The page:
Though the Fourth of July celebrates America’s declaration of our quest for independence from the king’s oppression, it is appropriate to remember that it was through our dependence on each other that we achieved our freedom. Independence Day is, then, a celebration of the spirit of community, of the caring for the needs of our neighbors that truly makes America the greatest nation the world has ever known.
The men and women who founded our country risked everything because of their belief that all men are created equal and endowed with certain unalienable rights, including life, liberty and the pursuit of happiness. When they laid the foundation of American government, our founders were explicit that they did so “in order to form a more perfect union, establish justice, insure domestic tranquility, provide for the common defense, promote the general welfare, and secure the blessings of liberty to ourselves and our posterity.”
I am deeply concerned that the storm now raging over our land with its darkening clouds of lies, flashing sheets of bitter rhetoric and deafening thunder of media is hiding from our sight the values of our founders, so clearly and forcefully stated in the Declaration of Independence and the Preamble to the Constitution. Yet I believe, as they did, that human goodness will ultimately prevail because our government derives its just powers from the consent of ourselves, the governed.
So does Phillip Price. That is why he is running to represent the 750,000 citizens of the 16 counties comprising North Carolina’s 11th Congressional District. He reminds me of the village blacksmith who laid aside his hammer and cooled his forge to stand fast with his neighbors against tyranny at Old North Bridge. A small-business man who salvages lumber from old structures and restores it for use by those who build anew, he is truly a working man for working people.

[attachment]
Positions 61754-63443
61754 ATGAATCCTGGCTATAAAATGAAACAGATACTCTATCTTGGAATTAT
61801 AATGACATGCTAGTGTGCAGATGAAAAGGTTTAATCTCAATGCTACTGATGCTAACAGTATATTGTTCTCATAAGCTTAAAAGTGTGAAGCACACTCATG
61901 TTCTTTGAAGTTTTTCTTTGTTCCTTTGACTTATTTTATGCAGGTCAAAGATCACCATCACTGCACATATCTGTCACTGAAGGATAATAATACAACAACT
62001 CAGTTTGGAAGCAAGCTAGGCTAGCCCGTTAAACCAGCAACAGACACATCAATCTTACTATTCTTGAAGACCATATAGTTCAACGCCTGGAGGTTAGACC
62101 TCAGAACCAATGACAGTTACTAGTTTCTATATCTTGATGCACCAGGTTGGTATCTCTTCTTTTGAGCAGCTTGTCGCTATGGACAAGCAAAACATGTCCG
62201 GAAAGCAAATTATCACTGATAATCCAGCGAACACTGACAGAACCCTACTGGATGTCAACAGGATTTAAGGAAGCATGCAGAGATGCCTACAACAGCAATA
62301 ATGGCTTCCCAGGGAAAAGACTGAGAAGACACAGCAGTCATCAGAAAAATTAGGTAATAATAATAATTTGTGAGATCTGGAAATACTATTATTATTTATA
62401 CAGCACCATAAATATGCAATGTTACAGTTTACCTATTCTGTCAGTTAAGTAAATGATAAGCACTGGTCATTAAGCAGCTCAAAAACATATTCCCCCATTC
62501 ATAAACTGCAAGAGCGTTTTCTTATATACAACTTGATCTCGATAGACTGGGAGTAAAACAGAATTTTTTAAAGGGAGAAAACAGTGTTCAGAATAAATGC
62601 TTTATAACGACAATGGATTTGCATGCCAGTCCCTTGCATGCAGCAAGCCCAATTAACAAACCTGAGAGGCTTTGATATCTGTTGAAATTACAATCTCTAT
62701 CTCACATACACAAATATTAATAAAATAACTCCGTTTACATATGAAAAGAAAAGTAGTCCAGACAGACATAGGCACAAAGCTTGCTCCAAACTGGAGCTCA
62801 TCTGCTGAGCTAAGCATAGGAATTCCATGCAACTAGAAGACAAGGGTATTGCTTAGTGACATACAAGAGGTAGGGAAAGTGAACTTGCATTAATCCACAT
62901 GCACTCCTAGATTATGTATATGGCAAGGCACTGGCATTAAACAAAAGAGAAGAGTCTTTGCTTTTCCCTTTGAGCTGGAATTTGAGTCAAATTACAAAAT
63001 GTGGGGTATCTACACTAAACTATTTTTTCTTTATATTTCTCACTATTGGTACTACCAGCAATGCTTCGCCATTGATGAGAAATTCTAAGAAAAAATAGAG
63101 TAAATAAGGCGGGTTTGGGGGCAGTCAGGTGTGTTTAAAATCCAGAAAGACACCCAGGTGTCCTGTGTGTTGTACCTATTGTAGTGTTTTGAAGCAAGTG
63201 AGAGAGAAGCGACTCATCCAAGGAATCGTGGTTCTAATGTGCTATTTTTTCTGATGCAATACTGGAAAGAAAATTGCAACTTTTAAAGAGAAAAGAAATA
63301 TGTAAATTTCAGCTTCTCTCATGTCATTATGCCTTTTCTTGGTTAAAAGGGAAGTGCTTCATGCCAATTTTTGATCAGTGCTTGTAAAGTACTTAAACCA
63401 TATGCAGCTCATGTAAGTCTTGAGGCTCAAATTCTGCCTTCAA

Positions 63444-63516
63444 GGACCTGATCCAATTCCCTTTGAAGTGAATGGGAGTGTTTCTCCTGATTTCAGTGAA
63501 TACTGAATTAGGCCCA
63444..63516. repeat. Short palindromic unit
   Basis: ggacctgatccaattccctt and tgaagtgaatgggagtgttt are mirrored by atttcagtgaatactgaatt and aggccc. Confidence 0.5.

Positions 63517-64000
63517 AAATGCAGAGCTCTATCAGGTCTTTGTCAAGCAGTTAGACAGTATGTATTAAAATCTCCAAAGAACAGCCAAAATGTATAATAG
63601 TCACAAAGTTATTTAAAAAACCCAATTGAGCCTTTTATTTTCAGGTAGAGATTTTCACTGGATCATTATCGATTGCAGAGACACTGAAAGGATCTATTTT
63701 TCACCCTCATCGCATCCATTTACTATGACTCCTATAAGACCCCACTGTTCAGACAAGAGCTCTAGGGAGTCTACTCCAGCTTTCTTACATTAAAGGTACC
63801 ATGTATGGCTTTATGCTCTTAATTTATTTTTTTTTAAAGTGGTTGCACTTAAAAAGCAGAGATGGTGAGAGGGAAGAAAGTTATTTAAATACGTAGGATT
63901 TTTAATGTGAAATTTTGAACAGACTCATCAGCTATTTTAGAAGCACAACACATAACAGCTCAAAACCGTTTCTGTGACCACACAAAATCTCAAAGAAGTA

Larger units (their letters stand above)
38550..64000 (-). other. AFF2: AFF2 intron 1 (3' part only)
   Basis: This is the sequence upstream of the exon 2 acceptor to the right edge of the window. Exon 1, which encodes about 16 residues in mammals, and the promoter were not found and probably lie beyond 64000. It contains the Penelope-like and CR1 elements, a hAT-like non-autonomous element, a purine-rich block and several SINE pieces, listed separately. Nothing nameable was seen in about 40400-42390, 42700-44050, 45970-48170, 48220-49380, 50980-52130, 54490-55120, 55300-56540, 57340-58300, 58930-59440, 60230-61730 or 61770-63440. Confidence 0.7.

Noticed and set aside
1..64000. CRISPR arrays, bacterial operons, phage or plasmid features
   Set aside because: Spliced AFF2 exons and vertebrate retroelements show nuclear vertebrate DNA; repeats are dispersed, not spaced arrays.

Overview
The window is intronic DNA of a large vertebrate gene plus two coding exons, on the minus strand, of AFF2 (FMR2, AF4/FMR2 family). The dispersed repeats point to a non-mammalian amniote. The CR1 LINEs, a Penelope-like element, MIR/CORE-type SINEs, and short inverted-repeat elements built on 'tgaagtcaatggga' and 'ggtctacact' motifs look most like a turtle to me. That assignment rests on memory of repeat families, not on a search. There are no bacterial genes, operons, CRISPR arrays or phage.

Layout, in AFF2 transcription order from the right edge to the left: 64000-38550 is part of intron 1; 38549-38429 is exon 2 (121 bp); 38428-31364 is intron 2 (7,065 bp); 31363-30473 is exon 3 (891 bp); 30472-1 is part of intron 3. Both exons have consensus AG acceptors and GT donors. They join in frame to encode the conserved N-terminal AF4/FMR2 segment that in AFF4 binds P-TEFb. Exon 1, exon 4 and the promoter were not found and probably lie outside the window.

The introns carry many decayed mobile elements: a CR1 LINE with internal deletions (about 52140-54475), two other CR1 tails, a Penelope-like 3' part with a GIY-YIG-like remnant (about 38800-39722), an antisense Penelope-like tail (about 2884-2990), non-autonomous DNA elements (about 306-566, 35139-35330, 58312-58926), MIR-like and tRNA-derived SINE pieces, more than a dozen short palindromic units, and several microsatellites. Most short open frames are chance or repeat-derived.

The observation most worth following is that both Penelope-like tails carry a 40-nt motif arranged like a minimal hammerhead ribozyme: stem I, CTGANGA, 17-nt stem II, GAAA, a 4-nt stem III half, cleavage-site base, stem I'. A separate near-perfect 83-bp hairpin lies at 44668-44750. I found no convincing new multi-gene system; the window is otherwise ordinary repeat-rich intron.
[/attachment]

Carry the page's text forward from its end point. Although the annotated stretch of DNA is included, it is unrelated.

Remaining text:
Mr. Price is one of us. Rather than engaging himself in the cause du jour, he has devoted his life to providing for his family, to raising his children in partnership with his wife, to membership in his church, and to making a little music and doing a little fishing and hunting as time permits. And like so many of us, he is not without human frailty. But unlike many, he has come to grips with his flaws, sought and found redemption, and grown beyond them.
In his campaign. he pledges to strive to secure the same from our government in Washington as we would ask for ourselves and our neighbors: honest jobs with fair pay, good health and long life, the opportunity for our children to learn so their lives may be better than ours, and an environment in which we and the generations who follow us can thrive.
Election Day is months away. In the intervening weeks, you will have the opportunity to meet Mr. Price at numerous fairs and festivals throughout Western North Carolina. You are apt to see his dual-tired pickup parked where we work, where we find treatment for our ills, where we learn and where we gather to have fun. Don’t be shy. Go up to him, tell him who you are and tell him how he can help you, your family, and your neighbors. That’s what he needs to know when we send him to Washington to represent us.
— Graeme McGufficke
Editor’s note: McGufficke reports that he is the field director for the Phillip Price for Congress campaign.